I love hot drinks. I was the one who introduced the habit of drinking tea (in all its various traditional, herbal, fruit incarnations) to my family back at home, in Italy, when I was younger. I find it strange not to have a steaming mug between me and my keyboard on my desk, at the office. I truly am addicted. After a few years of going from Earl Grey, to red fruit infusions, from green tea to Lady Grey (my favourite, though, was the perhaps more aristocratic version called Empress Grey, from Marks & Spencer), finally settling on flavoured green teas about three years ago (for dental reasons which I delved into back in August 2013). In fact, I spent the best part of the past couple of years trying to find alternatives to Twining’s lemon green tea, which used to be one of the few options to be found in supermarkets at the time. Thankfully, now everybody (supermarket’s own brand, Tetley, PG Tips) seems to be developing flavoured green teas – albeit to varying degrees of quality.

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Despite this wider (and cheaper) choice, though, I felt like I was stuck in a rut. Even discovering Morrison’s Earl Grey flavoured green tea, a few months back, failed to excite me. Which is why, on a sunny but very cold Saturday afternoon in January, after walking around London for hours, I ordered a ginger and lemon tea (‘homemade’, the board said) in a Spanish-inspired, handsomely tiled cafè placed on a Bloomsbury corner. The thick, tall glass arrived, together with a sticky honey dispenser. Slightly suspicious, I squirted some honey in the glass, stirred, fished out the lemon and ginger slices, and took a tentative sip. Reader, I liked it. I took a slow glug and felt my whole body warm up, the ginger tingling my throat. A revelation. Since then, ginger roots have a permanent spot on the weekly shopping list (as do lemons, but that happened before too. Lemons aren’t the second most used tag on this blog for nothing (eggs win that prize)!). So, without further ado, the simplest recipe for a warming and exciting alternative to your more usual cuppa.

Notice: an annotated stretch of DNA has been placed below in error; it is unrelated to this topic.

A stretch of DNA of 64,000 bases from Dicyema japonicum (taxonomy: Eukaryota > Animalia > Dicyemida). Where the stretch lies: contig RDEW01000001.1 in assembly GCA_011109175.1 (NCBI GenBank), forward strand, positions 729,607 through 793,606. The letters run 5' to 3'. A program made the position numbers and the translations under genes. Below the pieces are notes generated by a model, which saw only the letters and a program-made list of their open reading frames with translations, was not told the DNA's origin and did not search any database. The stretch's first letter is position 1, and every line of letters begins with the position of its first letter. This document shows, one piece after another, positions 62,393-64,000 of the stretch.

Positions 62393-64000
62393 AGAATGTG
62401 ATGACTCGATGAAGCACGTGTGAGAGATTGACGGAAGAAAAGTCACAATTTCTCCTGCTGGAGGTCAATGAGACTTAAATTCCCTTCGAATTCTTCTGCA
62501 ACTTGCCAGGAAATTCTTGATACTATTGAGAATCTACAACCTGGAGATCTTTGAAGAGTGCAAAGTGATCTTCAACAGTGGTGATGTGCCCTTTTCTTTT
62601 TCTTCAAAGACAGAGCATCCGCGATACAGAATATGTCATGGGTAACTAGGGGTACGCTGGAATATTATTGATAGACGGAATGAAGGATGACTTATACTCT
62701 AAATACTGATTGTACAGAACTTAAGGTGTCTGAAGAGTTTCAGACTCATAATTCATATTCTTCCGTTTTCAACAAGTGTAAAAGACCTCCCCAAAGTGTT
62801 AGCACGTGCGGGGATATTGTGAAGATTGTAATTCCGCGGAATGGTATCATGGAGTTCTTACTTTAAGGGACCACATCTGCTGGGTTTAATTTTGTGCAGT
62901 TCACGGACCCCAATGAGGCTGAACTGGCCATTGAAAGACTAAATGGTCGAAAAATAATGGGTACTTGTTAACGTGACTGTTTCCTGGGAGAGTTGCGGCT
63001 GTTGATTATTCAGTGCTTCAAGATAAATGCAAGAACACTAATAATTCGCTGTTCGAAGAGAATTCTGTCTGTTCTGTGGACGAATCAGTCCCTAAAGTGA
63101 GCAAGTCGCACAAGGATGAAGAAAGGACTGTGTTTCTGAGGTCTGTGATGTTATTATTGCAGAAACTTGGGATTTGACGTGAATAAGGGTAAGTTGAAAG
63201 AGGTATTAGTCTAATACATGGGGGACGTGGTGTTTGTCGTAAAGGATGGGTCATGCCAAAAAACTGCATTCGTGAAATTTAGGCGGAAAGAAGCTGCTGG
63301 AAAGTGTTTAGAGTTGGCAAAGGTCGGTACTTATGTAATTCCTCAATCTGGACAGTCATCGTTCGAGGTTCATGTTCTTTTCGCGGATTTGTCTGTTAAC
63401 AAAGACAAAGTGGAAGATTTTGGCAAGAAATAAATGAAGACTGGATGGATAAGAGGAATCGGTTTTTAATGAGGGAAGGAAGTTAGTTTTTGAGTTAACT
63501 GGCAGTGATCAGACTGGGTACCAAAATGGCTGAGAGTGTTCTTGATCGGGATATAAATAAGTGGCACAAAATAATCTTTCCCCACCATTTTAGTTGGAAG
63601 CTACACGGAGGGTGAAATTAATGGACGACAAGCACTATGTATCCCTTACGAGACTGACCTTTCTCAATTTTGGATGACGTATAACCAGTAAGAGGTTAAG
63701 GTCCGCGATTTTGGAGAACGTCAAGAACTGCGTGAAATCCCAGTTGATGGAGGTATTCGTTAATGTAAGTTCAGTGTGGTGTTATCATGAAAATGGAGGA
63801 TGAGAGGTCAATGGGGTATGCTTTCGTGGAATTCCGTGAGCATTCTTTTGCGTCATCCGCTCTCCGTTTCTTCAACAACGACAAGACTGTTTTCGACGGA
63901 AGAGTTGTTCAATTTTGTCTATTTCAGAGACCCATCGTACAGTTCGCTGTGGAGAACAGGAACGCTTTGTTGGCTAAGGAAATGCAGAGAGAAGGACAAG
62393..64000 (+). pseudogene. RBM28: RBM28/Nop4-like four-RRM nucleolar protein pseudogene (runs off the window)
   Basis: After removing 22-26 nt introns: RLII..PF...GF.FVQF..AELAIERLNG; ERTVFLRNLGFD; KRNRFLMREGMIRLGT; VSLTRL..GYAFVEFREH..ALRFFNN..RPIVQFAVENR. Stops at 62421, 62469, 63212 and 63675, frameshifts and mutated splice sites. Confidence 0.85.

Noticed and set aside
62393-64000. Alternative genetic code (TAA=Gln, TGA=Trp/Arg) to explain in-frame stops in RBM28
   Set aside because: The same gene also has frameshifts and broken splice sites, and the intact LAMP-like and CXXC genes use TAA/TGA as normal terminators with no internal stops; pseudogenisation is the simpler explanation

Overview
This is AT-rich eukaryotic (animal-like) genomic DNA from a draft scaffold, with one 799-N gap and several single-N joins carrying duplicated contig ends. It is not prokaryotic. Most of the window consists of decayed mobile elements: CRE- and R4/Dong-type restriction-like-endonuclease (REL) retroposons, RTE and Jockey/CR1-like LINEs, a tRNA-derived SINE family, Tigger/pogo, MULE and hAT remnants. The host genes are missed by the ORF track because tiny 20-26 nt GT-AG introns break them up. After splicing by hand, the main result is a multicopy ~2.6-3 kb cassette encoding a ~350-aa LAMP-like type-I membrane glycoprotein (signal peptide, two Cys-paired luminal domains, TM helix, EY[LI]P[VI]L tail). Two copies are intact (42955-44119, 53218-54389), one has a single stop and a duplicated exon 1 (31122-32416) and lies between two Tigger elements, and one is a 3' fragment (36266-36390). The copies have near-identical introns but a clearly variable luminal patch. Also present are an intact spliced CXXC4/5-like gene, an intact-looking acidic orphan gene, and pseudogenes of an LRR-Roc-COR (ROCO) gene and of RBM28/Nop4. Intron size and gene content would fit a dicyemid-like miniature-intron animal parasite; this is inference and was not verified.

Ginger, lemon and mint tea

Depending on your preference, adjust quantities of each accordingly. I started out adding honey, but now I never do.

1 thin slice of organic unwaxed lemon
2 or 3 thin slices of ginger root (peeled or unpeled, but washed)
1 or 2 sprigs of fresh mint, washed
freshly boiled water
honey (optional)

Put lemon, ginger and mint in a thick glass or mug, then pour boiling water. Leave to infuse for at least a few minutes. You can then either leave everything in the glass/mug, or take it out. Add honey, if you wish.